Microsoft has engaged in a fresh war of words with the European Commission over the launch of its new Windows Vista operating system in Europe.
Neelie Kroes has led the fight against Microsoft
The software giant suggested Brussels' vigorous attempts to force it to comply with anti-trust rulings could lead to delays in Vista's European launch.
Brussels said the firm's comments were "misleading" and that it was its duty to comply with competition laws.
The already delayed software program is due to be launched in January.
Microsoft has been locked in a bitter struggle with the European Commission over its business practices for years.
It was fined $640m for anti-competitive behaviour in 2004 and was hit with a $357.5m penalty earlier this year for failing to meet Commission demands for it to share technical information with other firms.
Vista is not under formal scrutiny but competition commissioner Neelie Kroes wrote to Microsoft earlier this year outlining potential concerns about features of the system.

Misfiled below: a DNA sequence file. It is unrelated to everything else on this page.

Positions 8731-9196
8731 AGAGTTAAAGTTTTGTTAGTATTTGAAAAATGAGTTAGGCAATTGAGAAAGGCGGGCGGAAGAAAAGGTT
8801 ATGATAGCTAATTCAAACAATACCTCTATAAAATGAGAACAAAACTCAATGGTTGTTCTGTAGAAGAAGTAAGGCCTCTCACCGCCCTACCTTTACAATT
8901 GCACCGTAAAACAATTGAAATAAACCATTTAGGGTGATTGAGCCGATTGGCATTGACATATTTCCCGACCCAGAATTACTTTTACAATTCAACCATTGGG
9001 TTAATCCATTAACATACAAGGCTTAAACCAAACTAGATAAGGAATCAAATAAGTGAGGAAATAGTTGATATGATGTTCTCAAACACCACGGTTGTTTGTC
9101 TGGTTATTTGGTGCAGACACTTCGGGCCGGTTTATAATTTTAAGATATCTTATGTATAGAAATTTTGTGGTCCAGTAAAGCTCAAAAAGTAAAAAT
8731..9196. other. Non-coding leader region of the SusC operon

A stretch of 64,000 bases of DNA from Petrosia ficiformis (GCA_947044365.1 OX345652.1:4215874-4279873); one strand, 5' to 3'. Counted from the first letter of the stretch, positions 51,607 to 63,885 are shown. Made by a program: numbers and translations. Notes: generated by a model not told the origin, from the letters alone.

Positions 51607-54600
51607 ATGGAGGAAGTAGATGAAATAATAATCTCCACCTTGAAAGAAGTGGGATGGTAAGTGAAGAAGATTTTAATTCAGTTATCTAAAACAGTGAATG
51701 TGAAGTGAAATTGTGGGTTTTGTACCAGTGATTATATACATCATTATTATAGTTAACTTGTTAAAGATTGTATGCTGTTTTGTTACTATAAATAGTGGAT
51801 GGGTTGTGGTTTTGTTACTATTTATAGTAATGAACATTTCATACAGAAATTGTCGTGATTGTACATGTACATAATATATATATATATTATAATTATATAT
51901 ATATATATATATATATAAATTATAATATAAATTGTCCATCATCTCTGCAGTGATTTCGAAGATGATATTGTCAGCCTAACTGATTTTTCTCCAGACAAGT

Functions highlighted included its integrated internet search facility and software capable of creating fixed-document formats.
Microsoft said Brussels had not answered a request for guidance on what it needed to do to ensure Vista did not fall foul of regulatory problems.
In response, the Commission said it sent detailed information to Microsoft in July and the US firm had only replied last week.
Microsoft said it was too early to tell whether Brussels was "seeking additional product design changes (to Vista) that would result in delay in Europe".
Microsoft and its boss Steve Ballmer is seeking more information
But Brussels said it had given Microsoft specific competition guidance on many occasions and was continuing to do so.
"It is not up to the Commission to give Microsoft a definitive 'green light' before Vista is put on the market," said a Commission spokesman.
"It is therefore misleading to imply that the Commission could be the cause of delays in launching Vista in Europe."
Microsoft hoped to release Vista - the first major update to its operating system since Windows XP was introduced five years ago - in the second half of 2006 but the launch date was put back.
There has been recent speculation that Vista could be further delayed.